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Changes in four decades of near-CONUS tropical cyclones in an ensemble of 12km thermodynamic global warming simulations

Presentation Date
Friday, December 15, 2023 at 9:05am - Friday, December 15, 2023 at 9:16am
MC - 3005 - West



In this presentation, we evaluate tropical cyclones (TCs) simulated in the thermodynamic global warming (TGW) simulations completed as part of the IM3 / HyperFACETS project. The simulations were completed using the Weather and Research Forecasting Model (WRF) at 12km grid spacing and were forced by the ERA5 reanalysis to provide a 40-year historical (1980-2019) control run. In addition, a set of future scenarios spanning a range of plausible changes in future climate (defined across both climate models and emission scenarios) were generated using thermodynamic deltas applied to the lateral boundary conditions and forcing. We curate a dataset of opportunity: exact 1-to-1 matches of every historical TC over the 40-year record that can be detected by TempestExtremes (guided by National Hurricane Center best track data) over our domain in all simulations. This analysis yields approximately 4,500 6-hourly snapshots in the control, with a corresponding "sibling" in each counterfactual.

When paired, we find that total precipitable water unsurprisingly increases for nearly every snapshot in the historical record, regardless of warming level, storm location, or intensity. We find that precipitation, measured as storm mean or maximum rate, increases in only approximately 65-80% of all TC snapshots, even for the highest warming level, suggesting a reduction in precipitation efficiency. However, in events that become wetter, the maximum precipitation rate tends to exhibit super-Clausius-Clapeyron scaling. Stronger storms show a reduction in the radius of maximum wind but little changes in the radii of weaker winds, implying a tightening of the pressure gradient in the storm core and a small, but noticeable, increase in maximum wind speeds. We find that the fraction of TCs undergoing rapid intensification or rapid weakening both increase across all warming simulations, which may imply changes in the predictability of TC intensity under future warming scenarios. Other results are discussed and we contextualize some of the strengths and weaknesses of the TGW approach for evaluating potential changes in TC hazards and impacts.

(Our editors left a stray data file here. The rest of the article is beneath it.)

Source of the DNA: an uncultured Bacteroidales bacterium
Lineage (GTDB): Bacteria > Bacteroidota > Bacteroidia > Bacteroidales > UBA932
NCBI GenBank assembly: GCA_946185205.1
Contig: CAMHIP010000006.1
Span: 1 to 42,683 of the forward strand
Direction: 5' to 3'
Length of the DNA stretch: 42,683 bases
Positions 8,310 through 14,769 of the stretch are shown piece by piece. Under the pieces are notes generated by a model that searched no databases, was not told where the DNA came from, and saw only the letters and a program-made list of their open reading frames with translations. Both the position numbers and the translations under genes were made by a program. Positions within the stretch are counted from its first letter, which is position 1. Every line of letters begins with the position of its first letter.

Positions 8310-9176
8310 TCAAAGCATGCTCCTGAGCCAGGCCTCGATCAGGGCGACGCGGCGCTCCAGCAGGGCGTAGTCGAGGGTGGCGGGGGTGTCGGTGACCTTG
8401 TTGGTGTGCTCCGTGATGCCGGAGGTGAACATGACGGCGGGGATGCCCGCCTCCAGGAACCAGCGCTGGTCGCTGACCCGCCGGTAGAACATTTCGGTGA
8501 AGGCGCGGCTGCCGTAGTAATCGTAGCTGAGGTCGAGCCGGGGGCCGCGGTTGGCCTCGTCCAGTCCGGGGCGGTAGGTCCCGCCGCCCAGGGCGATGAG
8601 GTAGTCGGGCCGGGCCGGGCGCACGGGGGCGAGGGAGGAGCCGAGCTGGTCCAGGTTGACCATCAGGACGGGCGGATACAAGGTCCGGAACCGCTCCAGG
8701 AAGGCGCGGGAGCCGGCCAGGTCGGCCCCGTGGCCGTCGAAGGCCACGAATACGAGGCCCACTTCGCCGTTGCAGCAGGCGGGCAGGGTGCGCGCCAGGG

Funding Program Area(s)